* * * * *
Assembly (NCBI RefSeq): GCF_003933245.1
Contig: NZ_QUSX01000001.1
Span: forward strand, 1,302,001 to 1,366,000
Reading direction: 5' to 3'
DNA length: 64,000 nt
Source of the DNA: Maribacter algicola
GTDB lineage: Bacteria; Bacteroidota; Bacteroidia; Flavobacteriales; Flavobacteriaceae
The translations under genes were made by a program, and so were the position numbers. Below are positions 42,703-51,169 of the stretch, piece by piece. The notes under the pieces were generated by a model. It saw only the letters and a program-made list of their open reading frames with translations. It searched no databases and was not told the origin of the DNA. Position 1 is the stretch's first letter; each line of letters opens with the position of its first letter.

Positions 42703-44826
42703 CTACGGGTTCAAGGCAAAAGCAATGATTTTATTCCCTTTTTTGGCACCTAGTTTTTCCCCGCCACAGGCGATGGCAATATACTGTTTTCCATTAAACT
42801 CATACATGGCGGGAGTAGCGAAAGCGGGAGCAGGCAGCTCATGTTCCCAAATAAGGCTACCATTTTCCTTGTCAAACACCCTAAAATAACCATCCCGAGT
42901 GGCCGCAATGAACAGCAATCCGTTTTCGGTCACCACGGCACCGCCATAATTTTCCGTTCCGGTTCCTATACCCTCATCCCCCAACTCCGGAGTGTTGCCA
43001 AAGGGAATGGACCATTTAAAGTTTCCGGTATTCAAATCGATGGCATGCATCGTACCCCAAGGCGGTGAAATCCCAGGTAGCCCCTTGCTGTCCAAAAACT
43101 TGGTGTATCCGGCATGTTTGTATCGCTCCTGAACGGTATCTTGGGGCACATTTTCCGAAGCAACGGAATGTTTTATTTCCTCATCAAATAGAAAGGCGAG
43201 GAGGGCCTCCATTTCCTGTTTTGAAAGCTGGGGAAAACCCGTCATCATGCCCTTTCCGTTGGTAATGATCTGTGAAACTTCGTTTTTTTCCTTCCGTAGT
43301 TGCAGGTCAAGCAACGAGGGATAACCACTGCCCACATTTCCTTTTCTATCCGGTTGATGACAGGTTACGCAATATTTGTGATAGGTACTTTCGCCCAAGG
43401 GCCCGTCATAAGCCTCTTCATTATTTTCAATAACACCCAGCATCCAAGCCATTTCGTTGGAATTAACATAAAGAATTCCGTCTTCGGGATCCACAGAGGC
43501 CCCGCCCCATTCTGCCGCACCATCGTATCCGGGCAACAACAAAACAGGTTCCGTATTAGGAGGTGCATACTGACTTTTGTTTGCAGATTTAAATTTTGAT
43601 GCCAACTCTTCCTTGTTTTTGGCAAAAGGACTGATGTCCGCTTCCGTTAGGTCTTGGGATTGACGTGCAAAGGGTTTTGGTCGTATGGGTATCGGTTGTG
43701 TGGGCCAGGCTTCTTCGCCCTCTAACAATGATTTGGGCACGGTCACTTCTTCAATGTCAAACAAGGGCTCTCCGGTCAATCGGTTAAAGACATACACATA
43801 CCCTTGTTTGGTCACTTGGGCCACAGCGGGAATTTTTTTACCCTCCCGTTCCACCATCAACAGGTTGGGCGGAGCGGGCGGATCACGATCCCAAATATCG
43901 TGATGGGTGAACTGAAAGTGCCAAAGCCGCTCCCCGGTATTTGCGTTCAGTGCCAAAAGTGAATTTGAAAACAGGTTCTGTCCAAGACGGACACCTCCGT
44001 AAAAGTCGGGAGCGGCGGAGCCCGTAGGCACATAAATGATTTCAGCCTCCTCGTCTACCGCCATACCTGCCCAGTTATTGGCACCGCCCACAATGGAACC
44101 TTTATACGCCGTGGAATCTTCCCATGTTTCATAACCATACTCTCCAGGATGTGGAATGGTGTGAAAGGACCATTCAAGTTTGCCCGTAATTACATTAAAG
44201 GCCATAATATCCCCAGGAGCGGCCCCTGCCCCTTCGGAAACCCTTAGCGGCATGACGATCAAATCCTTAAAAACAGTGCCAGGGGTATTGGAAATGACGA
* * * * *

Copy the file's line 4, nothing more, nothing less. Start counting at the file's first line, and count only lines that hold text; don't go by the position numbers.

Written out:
Reading direction: 5' to 3'